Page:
Considerations and Limits of Z-Stacking In Macrophotography

By Daniel L. Geiger Back to


In a recent article in photo technique Magazine (Nov/ Dec 2012), Dan Burkholder provided a helpful overview of focus or z-stacking. The technique is most frequently applied in macrophotography. In this article I share some special tips and hints that may not be apparent and may even appear counterintuitive to anyone interested in trying this technique.

Lighting should be consistent both in directionality as well as intensity in all frames of the stack. Accordingly, light sources should not be mounted on the camera or lens, which is moved in the process of z-stacking. The changed position of the lights can alter the shadows and highlights on the object.

I mount the flash heads of my Canon MT-24EX on Wimberley Plamps. I modified one of the links in the arms by attaching flash mount shoes with a screw and setting it in epoxy resin (superglue does not work).

To ensure consistent exposure of all frames, manual exposure is advised, both with ambient light as well as with flash. Highlights have a tendency to blow out in the z-stacking process, so the familiar “expose to the right” maxim of digital imaging should not be pushed.

Rather, expose so that the histogram ends about one f-stop to the left of the white point. When capturing RAW files, overexposed stacks can be batch-processed in Photoshop with an exposure adjustment action.


The intention of z-stacking is to achieve extended focus. It may sound reasonable to use the greatest f-stop to generate the greatest depth of field for each of the frames. However, it is a better approach to use the lens at its sharpest and let the z-stacking program do the work of generating the depth. Most lenses are sharpest around 1 to 2 f-stops down from fully open, which is the ideal f-stop for z-stacking. Also remember, that diffraction introduces image blur, so maximum advantageous f-stop (fmax) is 32/M+1. At 1:1 = f/16, at 5:1 = f/5.3. For work on stereomicroscopes it is best to leave the f-stop (if available) all open.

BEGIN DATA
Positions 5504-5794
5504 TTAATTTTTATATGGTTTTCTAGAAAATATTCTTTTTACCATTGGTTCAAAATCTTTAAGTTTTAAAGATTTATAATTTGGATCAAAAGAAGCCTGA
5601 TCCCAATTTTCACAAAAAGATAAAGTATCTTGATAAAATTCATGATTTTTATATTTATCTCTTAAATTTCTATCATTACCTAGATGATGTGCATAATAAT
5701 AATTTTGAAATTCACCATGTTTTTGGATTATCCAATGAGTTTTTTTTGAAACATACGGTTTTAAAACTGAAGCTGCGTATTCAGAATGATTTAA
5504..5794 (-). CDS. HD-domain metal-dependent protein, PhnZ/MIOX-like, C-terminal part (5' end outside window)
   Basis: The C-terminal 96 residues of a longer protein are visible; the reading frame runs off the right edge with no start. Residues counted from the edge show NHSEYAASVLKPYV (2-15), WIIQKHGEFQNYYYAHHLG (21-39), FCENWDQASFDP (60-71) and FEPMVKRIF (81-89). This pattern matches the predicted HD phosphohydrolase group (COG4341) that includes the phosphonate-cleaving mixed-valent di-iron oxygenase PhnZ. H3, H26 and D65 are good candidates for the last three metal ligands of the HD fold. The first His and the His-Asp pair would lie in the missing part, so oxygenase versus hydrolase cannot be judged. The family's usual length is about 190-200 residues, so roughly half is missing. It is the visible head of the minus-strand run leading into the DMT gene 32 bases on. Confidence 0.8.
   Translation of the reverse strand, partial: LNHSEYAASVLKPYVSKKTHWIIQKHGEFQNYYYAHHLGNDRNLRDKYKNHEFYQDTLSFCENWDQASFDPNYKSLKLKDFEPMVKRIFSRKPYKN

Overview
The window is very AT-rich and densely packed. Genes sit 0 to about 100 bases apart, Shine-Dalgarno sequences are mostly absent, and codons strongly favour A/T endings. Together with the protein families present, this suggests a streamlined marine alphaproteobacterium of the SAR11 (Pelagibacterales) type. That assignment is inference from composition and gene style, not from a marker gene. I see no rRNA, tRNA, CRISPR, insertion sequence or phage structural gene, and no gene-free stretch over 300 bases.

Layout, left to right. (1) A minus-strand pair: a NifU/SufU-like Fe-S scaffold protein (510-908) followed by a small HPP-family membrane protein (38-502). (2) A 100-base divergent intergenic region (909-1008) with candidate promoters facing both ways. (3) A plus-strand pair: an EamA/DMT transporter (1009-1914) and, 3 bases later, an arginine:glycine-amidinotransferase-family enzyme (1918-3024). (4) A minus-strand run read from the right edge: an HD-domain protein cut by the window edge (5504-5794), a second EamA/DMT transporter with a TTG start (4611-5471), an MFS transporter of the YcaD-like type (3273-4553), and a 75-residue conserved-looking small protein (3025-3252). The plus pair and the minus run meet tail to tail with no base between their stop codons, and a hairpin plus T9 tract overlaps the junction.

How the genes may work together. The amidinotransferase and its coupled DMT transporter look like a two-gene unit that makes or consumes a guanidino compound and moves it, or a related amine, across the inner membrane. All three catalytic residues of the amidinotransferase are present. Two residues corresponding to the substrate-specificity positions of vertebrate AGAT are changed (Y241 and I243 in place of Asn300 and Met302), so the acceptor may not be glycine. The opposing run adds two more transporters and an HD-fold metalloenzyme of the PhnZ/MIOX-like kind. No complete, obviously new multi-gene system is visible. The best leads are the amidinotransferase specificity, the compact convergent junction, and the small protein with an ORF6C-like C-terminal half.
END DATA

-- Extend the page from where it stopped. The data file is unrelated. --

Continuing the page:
The Cognysis StackShot set-up in the author’s “studio,” aka the kitchen counter. The image capture is controlled from the laptop computer through Zerene Stacker with StackShot window.

Focusing Rails

There are a number of rail systems on the market. For my work, I found the Velbon version lacking stability. Adorama’s reasonably priced rail is by far superior. Really Right Stuff also makes exquisite dual axis plat- forms, but all of them rely upon manual advance of the stage. Optimizing the optics for sharpness with rather open f-stops causes the depth of field of the each frame to be rather shallow. At 5:1, which is easily achieved with the Canon MP-E 65mm lens, depth of field with f/5.6 is around 0.08 mm = 80 μm! Steps between frames should be approximately 70% of depth of field; ideal steps are ~0.05 mm = 50 μm.

Cognysis’ StackShot to the rescue! It is a motorized and computer controlled single axis focusing rail, which can either be run with its own controller box, or through the computer interface of Helicon Focus or Zerene Stacker. After setting start point, end point, and step size, a single push of a button takes the entire stack. Besides affording extremely precise stepping for z-stacking, it can also be used for time-lapse photo- graphy. To facilitate composition, I use a Really Right Stuff LMT Lens Mount on the Arca quick release. It permits side-by-side sliding of the camera, though not with a rack and pinion system. A little known fact is, that the MP-E 65mm can be used with tele extenders to increase magnifications to 7:1 with 1.4x (fmax = f/4) and 10:1 (fmax = f/2.9) with a 2x converter. The usual caveats regarding tele-extenders still apply: loss of 1–2 f-stops, some loss in resolution, additional play and vibration in set-up.